PARIS (RNS) — The archdiocese of émigré Russian churches in Western Europe, founded in Paris by refugees from the 1917 Bolshevik Revolution, is split between rejoining the post-communist Moscow Patriarchate or being merged into Orthodox Christianity’s globalized diaspora.
As of Tuesday (Sept. 10), the archdiocesan leadership was inching toward taking the historic step to restore ties to Moscow, more than a century after the leaders' forebears fled a homeland that had become officially atheist.
The decision was almost made over this past weekend, but like most things connected with émigré politics and disputes among Eastern Orthodox churches, it got complicated.
The archdiocese, based mostly in France but stretching to Norway in the north and Italy in the south, met in a special general assembly in Paris on Saturday and Sunday that voted by 58.1% to 41.9% to switch its allegiance from the Ecumenical Patriarchate in Istanbul back to the Moscow Patriarchate.
But as the body's statutes say the archdiocese needs a two-thirds majority to take such a step, the decision is on hold until a supermajority can be stitched together, or until the archdiocese’s individual parishes supersede the assembly’s vote.
Archbishop Jean of Charioupolis, the 76-year-old Frenchman who has led the Archdiocese of Russian Orthodox Churches in Western Europe since 2016, seemed to have another path in mind.
“This two-thirds majority is an old protection dating back to the Soviet era,” he said. “We now have to see with our lawyers how to get support for that,” he said after Saturday’s vote.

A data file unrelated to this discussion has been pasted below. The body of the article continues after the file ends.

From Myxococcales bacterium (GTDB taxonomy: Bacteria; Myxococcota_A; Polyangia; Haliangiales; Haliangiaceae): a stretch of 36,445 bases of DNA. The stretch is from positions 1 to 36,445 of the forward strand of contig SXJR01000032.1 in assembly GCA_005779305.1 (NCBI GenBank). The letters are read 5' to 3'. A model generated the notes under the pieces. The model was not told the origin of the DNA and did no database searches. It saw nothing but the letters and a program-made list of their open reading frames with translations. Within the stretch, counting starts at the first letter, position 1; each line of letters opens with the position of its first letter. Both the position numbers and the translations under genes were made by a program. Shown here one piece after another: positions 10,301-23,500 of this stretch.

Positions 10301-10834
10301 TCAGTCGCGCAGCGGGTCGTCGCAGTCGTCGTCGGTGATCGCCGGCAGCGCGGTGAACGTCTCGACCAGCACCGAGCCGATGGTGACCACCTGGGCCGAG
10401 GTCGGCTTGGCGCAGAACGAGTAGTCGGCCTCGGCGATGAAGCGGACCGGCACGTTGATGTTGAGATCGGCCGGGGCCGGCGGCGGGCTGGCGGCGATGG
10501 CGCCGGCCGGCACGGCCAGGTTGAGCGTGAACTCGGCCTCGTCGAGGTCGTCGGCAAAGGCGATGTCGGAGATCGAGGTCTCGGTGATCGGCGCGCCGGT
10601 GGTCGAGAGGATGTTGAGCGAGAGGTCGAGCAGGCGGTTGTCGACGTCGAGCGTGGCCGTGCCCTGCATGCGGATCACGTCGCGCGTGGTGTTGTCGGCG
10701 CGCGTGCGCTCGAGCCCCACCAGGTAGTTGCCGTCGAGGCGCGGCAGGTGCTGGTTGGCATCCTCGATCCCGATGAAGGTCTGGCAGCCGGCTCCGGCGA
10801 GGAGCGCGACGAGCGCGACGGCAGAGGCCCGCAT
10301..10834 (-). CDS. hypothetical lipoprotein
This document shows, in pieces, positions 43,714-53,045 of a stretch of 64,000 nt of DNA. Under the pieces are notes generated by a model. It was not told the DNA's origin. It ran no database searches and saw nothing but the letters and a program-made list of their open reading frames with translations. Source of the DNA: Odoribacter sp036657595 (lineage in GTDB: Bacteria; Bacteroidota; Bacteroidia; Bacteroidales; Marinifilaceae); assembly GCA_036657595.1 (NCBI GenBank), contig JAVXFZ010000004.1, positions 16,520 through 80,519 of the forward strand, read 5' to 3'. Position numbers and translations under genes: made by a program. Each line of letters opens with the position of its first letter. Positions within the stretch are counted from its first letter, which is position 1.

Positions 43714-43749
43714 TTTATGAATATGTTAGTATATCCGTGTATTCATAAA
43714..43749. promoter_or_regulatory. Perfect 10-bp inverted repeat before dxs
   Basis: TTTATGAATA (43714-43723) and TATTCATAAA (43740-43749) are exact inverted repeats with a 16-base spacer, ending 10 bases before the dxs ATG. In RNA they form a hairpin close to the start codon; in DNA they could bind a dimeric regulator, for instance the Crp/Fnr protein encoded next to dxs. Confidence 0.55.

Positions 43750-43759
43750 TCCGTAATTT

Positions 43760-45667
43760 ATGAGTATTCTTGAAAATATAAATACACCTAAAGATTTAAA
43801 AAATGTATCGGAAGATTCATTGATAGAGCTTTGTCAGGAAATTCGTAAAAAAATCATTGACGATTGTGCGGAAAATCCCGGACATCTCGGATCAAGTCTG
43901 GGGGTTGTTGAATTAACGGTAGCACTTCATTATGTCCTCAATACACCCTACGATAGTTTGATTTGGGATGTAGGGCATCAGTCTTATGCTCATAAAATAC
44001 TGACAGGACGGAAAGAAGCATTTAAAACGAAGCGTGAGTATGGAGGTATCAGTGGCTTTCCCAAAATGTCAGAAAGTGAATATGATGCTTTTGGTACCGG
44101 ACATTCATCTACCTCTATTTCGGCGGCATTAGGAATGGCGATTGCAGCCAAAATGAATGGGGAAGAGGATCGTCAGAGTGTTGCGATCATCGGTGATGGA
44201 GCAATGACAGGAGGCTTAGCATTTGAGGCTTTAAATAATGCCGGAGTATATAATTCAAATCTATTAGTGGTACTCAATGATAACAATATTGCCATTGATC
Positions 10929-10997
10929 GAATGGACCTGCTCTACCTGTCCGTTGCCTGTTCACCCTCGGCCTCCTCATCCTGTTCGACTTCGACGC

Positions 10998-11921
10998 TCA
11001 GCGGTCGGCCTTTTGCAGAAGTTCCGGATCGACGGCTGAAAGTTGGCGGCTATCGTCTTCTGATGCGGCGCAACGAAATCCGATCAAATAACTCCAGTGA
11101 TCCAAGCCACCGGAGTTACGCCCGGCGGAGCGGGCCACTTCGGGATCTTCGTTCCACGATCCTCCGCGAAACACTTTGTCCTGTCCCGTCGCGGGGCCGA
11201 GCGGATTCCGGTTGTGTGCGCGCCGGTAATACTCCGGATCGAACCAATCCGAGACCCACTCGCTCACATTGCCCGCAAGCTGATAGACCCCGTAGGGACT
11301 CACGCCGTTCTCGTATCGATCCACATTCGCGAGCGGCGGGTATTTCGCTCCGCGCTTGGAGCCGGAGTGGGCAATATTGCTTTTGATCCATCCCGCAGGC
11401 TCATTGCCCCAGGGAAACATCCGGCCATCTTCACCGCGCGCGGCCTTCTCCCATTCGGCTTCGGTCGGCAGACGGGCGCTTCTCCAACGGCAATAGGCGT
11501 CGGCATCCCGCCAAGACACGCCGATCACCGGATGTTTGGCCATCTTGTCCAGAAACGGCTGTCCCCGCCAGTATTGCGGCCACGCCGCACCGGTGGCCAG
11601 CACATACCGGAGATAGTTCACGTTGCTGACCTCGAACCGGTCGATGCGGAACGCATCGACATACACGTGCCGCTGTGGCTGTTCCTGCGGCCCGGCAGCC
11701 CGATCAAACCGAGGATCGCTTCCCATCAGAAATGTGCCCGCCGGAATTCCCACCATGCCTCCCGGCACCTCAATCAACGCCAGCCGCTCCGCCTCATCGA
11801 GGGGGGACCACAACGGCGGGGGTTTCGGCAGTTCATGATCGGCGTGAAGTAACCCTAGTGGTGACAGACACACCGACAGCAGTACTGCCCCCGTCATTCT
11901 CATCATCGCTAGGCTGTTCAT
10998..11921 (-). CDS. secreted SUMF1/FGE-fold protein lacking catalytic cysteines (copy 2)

The return of the émigré archdiocese would be a victory for the Moscow Patriarchate, which has been using its size and political influence to challenge the Ecumenical Patriarchate, the official “first among equals” among the 14 national or regional Orthodox churches.
The Eastern Orthodox churches, which split with the Roman Catholic Church in 1054, claim 250 million to 300 million believers, mostly in Eastern Europe and the Middle East. The Moscow Patriarchate is by far the largest, with over half the world’s Orthodox, while the Ecumenical Patriarchate in former Constantinople is among the smallest.
Over the past two centuries, emigration and globalization have scattered Orthodox believers around the globe, especially to Western Europe and North America. This has led to a confusing network of authority and loyalty that Moscow and Istanbul — each in its own way — are trying to iron out.
Russian President Vladimir Putin and the oligarchs around him have actively supported Russian Patriarch Kirill over the past decade, lavishing state favors, as well as public and private funds, on his church to expand its reach — and indirectly the Kremlin’s influence — among Orthodox faithful both at home and abroad.
The Ecumenical Patriarch, Orthodoxy’s spiritual leader, has no right to intervene in other member churches’ affairs. But it too has been trying to exert influence by promoting more cooperation among its churches and disentangling some structures that have grown up over time.
One of these odd structures is the émigré Russian archdiocese, which became an exarchate (special diocese) of the Ecumenical Patriarchate in 1931. That shielded it from the Moscow Patriarchate, which had come under Soviet control.
“As a multiethnic, multilingual ecclesial body … the archdiocese is an icon of universal Orthodoxy,” Paul Ladouceur, an Orthodox theologian in Canada, recently wrote.
“It is the Orthodox jurisdiction which comes closest to implementing the church governance system approved by the Russian Orthodox Church council in 1917-1918.”